#71- Walking is awesome. Cardio is NECESSARY. However, lifting weights (resistance training) is some of the best stuff you can do for weight loss. Your body requires extra calories and nutrients to repair after intense resistance training. Also, it builds muscle. Muscle requires more calories to exist, even at rest, than other tissue. Meaning, if you have a more muscular body, you can actually eat more food and still remain fit. Give resistance training a try.

    #95 — No, they’re not. In fact, some are very helpful. There are a wide range of products, for different purposes. Some work very well. Some (lots, really) are garbage. You have to do your homework. Look at the ingredients. Learn about them. This is the information age. Google and wikipedia can tell you almost anything you need to know about any supplement or ingredient. Use them (the information, not necessarily the supplements). But to write off all supplements as garbage because you carelessly chose one without doing your homework, and didn’t like what it did it you, is biased and a bit ignorant, IMHO.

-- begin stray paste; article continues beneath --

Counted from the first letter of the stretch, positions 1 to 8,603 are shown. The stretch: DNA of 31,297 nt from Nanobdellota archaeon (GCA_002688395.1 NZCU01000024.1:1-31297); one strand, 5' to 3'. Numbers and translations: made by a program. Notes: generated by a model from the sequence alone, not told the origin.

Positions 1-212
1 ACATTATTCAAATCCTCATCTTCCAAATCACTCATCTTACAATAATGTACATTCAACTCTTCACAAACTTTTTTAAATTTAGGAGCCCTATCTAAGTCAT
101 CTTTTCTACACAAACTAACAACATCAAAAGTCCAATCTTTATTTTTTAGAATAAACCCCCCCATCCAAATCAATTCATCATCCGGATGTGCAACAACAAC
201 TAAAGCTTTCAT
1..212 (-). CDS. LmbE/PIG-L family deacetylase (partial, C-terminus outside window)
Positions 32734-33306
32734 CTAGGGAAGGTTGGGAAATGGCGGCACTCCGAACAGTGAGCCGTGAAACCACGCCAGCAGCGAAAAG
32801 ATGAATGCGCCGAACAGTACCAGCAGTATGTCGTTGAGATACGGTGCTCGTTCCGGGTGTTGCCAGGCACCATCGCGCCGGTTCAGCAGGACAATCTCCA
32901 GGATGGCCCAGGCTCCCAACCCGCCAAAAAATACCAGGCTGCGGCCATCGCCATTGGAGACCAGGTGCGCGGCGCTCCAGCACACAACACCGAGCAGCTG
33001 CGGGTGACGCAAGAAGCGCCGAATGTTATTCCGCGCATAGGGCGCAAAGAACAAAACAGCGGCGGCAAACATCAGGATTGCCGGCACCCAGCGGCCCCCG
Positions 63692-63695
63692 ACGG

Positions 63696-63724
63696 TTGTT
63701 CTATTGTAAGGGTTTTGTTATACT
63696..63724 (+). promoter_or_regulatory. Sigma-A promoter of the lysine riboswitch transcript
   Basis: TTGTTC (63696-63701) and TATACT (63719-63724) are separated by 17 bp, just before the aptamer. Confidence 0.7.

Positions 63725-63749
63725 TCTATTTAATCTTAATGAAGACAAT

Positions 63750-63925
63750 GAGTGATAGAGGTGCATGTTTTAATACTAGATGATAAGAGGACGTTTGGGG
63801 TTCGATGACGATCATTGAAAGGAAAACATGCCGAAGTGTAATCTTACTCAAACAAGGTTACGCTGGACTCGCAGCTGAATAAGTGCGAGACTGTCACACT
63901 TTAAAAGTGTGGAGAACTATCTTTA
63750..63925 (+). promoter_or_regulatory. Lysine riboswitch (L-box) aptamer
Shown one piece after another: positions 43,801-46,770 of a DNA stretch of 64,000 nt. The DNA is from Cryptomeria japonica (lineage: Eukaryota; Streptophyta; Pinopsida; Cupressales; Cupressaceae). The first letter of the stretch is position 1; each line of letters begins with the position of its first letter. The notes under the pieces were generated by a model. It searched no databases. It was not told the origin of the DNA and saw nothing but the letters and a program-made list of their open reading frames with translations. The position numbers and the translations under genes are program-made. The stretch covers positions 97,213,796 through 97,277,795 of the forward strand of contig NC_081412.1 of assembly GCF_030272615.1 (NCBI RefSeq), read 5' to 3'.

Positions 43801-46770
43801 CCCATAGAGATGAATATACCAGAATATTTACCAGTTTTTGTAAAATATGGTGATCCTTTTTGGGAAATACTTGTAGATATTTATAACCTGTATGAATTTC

#99– As I stated before, you can have more or less ANYTHING on a diet, as long as you work it into your plan, and don’t have too much of it, or have it too often. No, you should not have anything at starbucks every day. But once a week or less? I don’t see why not. One of the number one reasons people fail on diets, is the feeling that they have to follow some overly-strict plan and/or eat like rabbits.

    The rest of the tips are pretty solid, IMO.

  • johnny smart

    Umm ‘if your gonna have a soda, have a regular’… this is HORRIBLE ADVICE. Regular soda’s have 150 calories. Thats a slice of a small pizza. Diet soda has 0 calories. Do you know why sodium is bad for SOME ppl? It’s bc it can increase blood pressure. If you lose the weight, you’ll lose the blood pressure. Sodium is really bad in ppl with predisposition to genetic high blood pressure. Otherwise you should not worry about ‘sodium’. Jeez man you are a doofus.